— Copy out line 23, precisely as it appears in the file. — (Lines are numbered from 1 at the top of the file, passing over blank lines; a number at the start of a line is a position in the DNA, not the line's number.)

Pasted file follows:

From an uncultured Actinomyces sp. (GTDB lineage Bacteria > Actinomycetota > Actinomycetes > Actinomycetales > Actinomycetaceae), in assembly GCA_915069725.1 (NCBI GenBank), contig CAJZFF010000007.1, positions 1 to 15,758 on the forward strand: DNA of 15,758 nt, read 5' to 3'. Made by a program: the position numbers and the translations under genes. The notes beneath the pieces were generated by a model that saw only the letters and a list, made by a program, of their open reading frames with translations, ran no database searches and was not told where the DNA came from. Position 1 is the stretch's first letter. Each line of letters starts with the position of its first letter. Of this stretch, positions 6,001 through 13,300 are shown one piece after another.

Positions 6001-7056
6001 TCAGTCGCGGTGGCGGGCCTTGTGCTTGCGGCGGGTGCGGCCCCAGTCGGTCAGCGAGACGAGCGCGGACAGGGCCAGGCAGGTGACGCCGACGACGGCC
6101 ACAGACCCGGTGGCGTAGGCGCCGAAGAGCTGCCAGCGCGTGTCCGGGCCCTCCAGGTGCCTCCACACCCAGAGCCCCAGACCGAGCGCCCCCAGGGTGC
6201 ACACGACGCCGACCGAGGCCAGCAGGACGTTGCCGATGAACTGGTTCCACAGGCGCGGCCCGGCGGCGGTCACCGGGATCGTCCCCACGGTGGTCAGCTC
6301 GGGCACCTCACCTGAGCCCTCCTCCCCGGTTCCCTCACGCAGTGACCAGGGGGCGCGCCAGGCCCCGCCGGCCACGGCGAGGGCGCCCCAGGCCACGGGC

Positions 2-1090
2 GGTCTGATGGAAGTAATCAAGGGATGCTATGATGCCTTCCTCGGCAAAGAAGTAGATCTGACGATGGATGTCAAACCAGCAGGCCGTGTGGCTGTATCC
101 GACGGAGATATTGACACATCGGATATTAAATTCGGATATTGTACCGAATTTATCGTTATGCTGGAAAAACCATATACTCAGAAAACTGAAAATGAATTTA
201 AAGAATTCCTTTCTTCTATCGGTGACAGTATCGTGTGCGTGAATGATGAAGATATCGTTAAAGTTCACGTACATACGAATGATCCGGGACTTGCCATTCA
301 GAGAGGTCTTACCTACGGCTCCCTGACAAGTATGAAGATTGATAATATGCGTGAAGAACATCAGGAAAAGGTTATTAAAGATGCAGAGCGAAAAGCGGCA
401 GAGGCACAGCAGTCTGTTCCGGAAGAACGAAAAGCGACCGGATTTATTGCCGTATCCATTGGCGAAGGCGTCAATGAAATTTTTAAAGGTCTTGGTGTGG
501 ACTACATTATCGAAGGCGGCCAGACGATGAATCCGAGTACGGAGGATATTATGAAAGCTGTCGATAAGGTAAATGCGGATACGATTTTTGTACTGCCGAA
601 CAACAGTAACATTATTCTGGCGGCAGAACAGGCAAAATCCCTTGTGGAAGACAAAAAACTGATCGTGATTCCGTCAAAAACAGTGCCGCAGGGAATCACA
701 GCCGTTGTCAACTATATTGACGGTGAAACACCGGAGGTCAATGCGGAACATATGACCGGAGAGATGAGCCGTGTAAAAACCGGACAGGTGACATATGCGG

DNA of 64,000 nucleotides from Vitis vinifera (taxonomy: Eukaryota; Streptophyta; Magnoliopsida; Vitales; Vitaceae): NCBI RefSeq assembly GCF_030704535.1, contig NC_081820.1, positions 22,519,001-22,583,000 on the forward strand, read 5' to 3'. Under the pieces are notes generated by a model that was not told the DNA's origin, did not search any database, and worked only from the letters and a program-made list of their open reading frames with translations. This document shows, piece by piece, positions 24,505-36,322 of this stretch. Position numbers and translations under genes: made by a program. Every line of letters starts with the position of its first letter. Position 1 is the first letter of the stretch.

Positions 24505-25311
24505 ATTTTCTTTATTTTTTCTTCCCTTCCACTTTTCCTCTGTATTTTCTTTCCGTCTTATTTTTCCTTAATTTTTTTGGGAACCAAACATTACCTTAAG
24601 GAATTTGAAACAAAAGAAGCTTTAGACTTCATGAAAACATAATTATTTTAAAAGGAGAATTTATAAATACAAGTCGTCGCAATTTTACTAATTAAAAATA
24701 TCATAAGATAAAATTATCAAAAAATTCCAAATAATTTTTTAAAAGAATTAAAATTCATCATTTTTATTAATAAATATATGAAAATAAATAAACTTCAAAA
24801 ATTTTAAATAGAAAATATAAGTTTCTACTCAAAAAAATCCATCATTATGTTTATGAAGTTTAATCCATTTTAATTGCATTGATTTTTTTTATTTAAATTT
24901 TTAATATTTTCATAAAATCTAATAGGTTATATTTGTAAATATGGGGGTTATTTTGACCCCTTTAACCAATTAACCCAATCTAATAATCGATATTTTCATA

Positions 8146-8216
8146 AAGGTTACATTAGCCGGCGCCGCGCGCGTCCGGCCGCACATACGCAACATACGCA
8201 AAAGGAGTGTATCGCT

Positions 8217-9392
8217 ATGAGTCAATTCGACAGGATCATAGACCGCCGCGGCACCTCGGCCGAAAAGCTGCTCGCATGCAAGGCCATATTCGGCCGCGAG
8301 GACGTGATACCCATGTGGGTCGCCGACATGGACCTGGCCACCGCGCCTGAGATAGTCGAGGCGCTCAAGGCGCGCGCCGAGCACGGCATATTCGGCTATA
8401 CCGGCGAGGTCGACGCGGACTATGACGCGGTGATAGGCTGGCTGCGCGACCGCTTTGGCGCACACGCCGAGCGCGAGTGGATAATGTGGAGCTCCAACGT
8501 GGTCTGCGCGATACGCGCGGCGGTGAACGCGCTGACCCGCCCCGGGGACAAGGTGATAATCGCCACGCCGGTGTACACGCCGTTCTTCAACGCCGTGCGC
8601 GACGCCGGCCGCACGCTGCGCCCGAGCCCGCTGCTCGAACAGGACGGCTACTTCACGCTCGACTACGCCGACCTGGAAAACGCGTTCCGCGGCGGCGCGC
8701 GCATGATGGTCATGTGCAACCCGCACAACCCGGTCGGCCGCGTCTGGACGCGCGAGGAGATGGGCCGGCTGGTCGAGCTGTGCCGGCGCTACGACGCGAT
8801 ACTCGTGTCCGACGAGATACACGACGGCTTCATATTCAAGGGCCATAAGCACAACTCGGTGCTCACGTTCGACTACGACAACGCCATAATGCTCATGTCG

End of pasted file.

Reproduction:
Positions 8146-8216